I watch it occur in my office so often: the mind racing madly to escape a situation that exists only because of having fallen victim to some version of the idealized notion of who we think we ought to be, or who we think we want to be, or who we think other people think we ought to be or want to be.
The mind is an expert at creating drama. We see outcome as black or white, right or wrong. A patch of solitude becomes a well of loneliness; falling short of an objective leaves us wallowing in abject hopelessness. If we’re not feeling “up” well then, we must by definition be “down” and so we churn away, keeping ourselves busy searching for something to cheer us up and change our mood. But the more we struggle the more entangled we get in a web of our own spinning.
As Pema Chödrön, the American Buddhist nun famous for her teachings on meditation, duly advises, give up the struggle. Instead, she teaches, enter a neutral world devoid of a fault-finding, polarizing reference point. This is called the middle way.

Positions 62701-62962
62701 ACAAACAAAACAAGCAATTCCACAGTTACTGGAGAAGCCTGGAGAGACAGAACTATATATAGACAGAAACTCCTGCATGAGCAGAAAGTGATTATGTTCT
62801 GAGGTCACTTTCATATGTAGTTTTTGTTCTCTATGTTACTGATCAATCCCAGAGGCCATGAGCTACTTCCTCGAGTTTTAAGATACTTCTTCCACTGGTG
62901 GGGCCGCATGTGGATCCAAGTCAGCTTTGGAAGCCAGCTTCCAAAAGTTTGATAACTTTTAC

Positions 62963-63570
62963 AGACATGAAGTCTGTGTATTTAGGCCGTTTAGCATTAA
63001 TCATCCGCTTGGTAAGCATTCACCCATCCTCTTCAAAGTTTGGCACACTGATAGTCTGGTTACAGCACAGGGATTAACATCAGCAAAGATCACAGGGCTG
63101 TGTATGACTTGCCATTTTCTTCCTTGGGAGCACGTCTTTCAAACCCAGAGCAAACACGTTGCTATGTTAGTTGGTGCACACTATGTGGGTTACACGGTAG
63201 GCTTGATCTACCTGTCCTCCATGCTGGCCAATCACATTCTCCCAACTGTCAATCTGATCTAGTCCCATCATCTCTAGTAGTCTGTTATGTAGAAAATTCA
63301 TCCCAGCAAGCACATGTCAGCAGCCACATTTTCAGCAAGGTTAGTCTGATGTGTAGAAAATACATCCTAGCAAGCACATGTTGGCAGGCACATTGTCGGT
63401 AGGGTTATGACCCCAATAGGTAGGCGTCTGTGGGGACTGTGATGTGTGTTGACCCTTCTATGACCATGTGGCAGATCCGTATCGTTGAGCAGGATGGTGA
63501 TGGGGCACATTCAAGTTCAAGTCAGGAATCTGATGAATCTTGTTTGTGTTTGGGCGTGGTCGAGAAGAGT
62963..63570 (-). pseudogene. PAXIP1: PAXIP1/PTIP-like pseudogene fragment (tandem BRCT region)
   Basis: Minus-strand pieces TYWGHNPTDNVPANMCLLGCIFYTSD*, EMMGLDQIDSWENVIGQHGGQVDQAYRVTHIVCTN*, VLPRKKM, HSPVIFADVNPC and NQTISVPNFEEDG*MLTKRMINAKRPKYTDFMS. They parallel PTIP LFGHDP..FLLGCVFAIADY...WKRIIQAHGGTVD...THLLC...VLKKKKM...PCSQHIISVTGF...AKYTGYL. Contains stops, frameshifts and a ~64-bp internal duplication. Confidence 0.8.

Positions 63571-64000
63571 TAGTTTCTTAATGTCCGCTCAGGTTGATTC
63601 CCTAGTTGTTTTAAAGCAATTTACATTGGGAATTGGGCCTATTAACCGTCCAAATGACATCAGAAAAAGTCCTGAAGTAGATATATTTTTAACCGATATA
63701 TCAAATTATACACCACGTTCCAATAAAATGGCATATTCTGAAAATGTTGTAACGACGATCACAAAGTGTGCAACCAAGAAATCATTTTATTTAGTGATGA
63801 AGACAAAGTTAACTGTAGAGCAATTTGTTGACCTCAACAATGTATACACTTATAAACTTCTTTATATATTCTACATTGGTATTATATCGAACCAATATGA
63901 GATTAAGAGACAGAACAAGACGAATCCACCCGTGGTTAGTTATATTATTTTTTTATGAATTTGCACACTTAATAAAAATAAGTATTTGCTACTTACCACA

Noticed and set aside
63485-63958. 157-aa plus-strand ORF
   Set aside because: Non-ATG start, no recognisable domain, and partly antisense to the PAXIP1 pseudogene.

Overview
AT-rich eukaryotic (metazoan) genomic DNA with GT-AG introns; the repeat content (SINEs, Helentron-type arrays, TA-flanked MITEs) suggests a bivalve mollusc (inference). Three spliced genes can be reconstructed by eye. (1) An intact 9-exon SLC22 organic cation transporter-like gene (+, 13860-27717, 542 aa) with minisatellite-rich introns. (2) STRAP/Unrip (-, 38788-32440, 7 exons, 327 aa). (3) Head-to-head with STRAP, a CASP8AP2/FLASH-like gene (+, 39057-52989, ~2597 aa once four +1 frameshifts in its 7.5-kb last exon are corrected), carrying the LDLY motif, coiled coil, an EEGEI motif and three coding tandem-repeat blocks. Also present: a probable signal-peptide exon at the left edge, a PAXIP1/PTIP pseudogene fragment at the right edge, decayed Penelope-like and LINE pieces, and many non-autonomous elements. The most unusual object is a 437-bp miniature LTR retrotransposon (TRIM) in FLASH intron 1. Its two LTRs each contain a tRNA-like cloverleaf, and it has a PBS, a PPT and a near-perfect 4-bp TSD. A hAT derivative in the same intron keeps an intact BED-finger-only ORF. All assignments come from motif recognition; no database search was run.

When we feel lonely, when we feel hopeless, we furiously resist the feelings. Our minds strive to come up with diversions; we try anything to keep ourselves busy so we don’t have to feel any pain. We call on our familiar repetitive ways of distancing ourselves from the pain.
The middle way, on the contrary, encourages us to stay right on the spot.
We are urged not to judge whatever arises in our mind but merely to acknowledge it; with compassion and humor; without analysis or evaluation. What we usually call good or bad we simply acknowledge as adjectives defining our thoughts. We resist describing them as right and wrong.
The middle way instructs us to let the thoughts come and go as if touching a bubble with a feather. If we are lonely, we sit with our loneliness without frantically searching for alternatives. We sit quietly, moving through the feeling.
When we relate directly with how things are, accepting reality rather than futilely trying to re-script it, equanimity replaces agitation. ‘So be it,’ we say to ourselves.